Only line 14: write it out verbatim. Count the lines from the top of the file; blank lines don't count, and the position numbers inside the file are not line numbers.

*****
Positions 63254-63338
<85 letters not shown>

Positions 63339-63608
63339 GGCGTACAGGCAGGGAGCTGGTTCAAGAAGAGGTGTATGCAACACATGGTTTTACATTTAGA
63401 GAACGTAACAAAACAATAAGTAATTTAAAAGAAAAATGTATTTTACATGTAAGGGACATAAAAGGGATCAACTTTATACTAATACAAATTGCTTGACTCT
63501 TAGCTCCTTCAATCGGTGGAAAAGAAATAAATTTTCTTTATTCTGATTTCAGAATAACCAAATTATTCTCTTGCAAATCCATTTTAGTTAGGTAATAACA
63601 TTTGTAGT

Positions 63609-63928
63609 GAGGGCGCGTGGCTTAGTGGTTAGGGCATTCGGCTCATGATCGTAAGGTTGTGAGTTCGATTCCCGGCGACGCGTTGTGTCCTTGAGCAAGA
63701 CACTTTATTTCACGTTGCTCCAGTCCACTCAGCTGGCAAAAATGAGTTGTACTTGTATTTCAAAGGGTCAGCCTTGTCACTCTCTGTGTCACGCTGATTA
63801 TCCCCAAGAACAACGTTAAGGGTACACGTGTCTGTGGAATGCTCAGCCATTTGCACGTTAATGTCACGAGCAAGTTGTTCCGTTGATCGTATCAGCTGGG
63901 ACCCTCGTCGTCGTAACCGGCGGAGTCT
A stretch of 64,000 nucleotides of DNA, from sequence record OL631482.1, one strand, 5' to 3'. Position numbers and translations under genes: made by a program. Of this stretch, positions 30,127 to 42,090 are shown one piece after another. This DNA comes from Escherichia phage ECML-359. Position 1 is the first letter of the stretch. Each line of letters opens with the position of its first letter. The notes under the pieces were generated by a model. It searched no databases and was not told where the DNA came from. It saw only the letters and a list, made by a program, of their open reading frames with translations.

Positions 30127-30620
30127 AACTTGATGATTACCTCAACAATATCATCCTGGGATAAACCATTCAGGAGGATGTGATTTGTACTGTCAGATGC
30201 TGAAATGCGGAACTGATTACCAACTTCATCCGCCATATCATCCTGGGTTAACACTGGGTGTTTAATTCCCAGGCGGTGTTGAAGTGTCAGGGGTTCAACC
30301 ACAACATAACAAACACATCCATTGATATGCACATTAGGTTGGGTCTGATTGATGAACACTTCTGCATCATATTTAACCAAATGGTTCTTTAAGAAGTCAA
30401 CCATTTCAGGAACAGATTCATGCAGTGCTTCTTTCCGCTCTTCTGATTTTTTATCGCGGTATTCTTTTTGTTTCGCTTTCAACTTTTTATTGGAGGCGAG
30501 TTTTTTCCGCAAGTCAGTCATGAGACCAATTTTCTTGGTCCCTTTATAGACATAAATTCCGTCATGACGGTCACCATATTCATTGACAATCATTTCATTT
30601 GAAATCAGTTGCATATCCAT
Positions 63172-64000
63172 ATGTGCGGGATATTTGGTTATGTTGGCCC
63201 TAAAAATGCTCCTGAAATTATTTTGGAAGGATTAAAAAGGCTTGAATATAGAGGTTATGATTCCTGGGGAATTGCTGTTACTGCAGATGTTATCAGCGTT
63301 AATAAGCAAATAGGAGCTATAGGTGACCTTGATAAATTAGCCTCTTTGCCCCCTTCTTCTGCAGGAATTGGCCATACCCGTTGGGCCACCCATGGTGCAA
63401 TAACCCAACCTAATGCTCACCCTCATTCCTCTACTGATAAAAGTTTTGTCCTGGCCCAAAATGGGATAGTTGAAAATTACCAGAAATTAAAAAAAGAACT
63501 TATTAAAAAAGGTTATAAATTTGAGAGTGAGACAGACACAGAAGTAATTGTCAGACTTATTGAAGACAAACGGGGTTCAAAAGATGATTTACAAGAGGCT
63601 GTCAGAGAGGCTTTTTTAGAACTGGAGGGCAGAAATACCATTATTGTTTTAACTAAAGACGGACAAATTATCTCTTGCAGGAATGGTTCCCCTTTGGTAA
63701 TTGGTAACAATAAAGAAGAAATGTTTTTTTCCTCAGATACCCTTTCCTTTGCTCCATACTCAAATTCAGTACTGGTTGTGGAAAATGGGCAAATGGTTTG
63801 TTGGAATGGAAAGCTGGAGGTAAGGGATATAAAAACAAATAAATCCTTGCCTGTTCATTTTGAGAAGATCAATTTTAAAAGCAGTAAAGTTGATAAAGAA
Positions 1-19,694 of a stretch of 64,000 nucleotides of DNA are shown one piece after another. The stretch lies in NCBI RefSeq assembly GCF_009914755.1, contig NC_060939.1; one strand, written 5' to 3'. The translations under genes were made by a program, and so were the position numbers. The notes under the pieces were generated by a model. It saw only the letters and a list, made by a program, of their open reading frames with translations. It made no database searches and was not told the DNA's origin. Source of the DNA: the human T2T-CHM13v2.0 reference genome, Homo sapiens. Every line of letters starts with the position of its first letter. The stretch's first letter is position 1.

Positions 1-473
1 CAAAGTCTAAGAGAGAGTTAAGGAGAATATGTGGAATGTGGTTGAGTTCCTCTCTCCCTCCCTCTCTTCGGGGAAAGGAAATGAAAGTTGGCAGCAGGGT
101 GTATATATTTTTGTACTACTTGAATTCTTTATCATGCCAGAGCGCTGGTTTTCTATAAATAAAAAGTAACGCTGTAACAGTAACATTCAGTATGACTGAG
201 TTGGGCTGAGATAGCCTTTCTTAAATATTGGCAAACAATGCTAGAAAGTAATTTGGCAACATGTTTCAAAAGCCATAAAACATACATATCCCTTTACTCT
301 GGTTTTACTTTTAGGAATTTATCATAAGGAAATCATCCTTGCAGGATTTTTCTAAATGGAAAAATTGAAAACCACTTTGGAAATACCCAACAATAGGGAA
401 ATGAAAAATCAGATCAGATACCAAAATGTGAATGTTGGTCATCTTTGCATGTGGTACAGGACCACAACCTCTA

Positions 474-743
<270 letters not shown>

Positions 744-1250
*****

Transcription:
Positions 30127-30620